To obtain the signature map, we need to construct a proper path from the raw discrete sequence. Specifically, the first step is to normalize the total energy of CIR, which can remove the scaling problem owing to the large-scale fading. After that, we calculate the cumulative sum of energy (CSE) sequence. The CSE sequence is non-decreasing, which makes the resulting features of signature have meaningful interpretations from geometrical or physical viewpoint. Then we make a time and basepoint augmentation by adding a corresponding time sequence and a two-tuple zero point at the start. The resulting sequence preserves the full information of time and energy of the raw CIR, which is further formed to the desired path by linear interpolation and the signature features by iterated-integrals. At last, the obtained signature is further normalized across the dataset so that each feature is zero-mean and unit-variance.


The proposed method is evaluated in a synthetic dataset in the scenario of indoor factory with dense clutter and high base station (InF-DH) from the 3rd Generation Partnership Project (3GPP) [3]. Each sample in the dataset consists of CIRs from N_b=18 BSs, and the number of tap is N=256. We transform each sample into a N_b×L signature map with L=6 representing the number of signature features. Compared with the dimensionality of CIRs, the feature number has been reduced more than 97%, which means a significant reduction in complexity for subsequent procedures of CC. The performance of local similarity for CC is evaluated in terms of the continuity (CT) and trustworthiness (TW) [1]. The value of these two metrics ranges from 0 to 1, and neighbor points that are embedded far away from each other decrease CT, whereas far away points that are embedded as neighbor points decrease TW. For measuring global dissimilarity, we perform an affine transformation from the chart to real coordinates and evaluate the mean absolute errors (MAE) and the 90th-percentile of the cumulative distribution function of the error (CE90) in units of meters. We randomly choose 100 labeled samples to obtain the least-squares estimation of the affine matrix and perform 1K experiments to obtain the mean and standard deviation of MAE and CE90. Moreover, the proposed SPCA and SSN are compared with CIR based methods including CIR magnitude based PCA or Siamese network. For SSN based CC, we further evaluate two approaches, namely the full SSN (FSSN) and partial SSN (PSSN) based charting. FSSN uses the signature map as network input and also uses it to produce the pairwise distance matrix, and the PSSN only uses the signature map as network input and the pairwise distance matrix is generated by calculating CIR geodesic distance [4].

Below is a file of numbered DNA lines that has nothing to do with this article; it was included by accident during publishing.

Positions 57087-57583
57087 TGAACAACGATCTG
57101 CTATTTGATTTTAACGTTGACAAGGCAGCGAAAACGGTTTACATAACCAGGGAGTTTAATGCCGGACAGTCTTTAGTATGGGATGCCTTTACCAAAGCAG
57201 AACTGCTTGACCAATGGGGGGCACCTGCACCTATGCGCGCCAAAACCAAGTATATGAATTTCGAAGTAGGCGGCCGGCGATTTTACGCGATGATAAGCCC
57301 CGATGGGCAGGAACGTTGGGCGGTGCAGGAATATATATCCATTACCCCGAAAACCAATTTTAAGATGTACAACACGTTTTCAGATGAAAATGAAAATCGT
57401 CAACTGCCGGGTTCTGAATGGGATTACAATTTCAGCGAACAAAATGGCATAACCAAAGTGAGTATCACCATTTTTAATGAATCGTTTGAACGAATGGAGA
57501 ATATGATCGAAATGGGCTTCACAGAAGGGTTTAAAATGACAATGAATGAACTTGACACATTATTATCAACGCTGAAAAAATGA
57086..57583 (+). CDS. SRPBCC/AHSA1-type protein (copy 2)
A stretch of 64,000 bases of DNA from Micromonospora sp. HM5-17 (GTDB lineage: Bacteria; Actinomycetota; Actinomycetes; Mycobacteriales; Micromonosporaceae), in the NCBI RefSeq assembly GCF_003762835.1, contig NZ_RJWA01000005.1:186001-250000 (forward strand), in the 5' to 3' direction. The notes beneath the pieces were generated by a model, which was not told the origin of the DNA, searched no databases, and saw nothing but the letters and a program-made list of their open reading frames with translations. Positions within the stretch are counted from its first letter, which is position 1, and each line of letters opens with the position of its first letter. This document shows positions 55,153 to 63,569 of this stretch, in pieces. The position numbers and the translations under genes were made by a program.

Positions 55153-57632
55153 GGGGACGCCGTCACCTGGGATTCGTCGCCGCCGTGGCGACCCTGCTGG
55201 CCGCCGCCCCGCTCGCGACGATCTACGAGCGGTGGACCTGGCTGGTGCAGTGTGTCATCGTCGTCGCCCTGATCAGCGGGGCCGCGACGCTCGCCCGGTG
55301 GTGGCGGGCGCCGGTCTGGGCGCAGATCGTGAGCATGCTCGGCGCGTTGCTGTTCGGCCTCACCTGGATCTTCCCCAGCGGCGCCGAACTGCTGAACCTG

Figure 2. Ground-truth UE locations and CC results after affine transformation for InF-DH dataset.

Table 1. Experimental results for InF-DH dataset

The true UE locations and the charting results after affine transformation is given in Fig.2, and detailed results for all evaluated methods are given in Table I. For PCA based CC, we select one vector from the signature map for each sample to do PCA, which means we only need to do SVD for an 18×18 covariance matrix rather than a 4608×4608 matrix for CIR based PCA. Moreover, SPCA shows better results on global performance in terms of MAE and CE90 and slightly degraded local similarity in terms of CT and TW, compared with CIR based PCA. For Siamese network based CC, both FSSN and PSSN show better results on global performance and similar results on local similarity in comparison of CIR based method. It thus implies that better performance and significant complexity reduction can be achieved simultaneously with our proposed method.


In this blog, a novel signature based approach for global CC is proposed, in which a compact signature map is extracted from CIRs and can be used for PCA or Siamese network based CC. The experimental results show that the proposed approach can achieve better performance than CIR based methods with significantly reduced complexity.


[1] C. Studer, S. Medjkouh, E. Gonultas, et al. “Channel charting: locating users within the radio environment using channel state information,” IEEE Access, vol. 6, pp. 47 682-47 698, Aug. 2018.
[2] K. T. Chen, “Integration of paths, geometric invariants and a generalized Baker-Hausdorff formula,” Annals of Mathematics, Vol.65, No.1, pp. 163-178, Jan., 1957.
[3] 3GPP, TR. 28.901 V16.1.0, “Study on channel model for frequencies from 0.5 to 100GHz (Rel-16)”, 2019.
[4] M. Stahlke, G. Yammine, T. Feigl, et al. “Indoor localization with robust global channel charting: a time-distance-based approach,” IEEE Transactions on Machine Learning in Communications and Networking, vol.1, pp.3-17, Mar. 2023.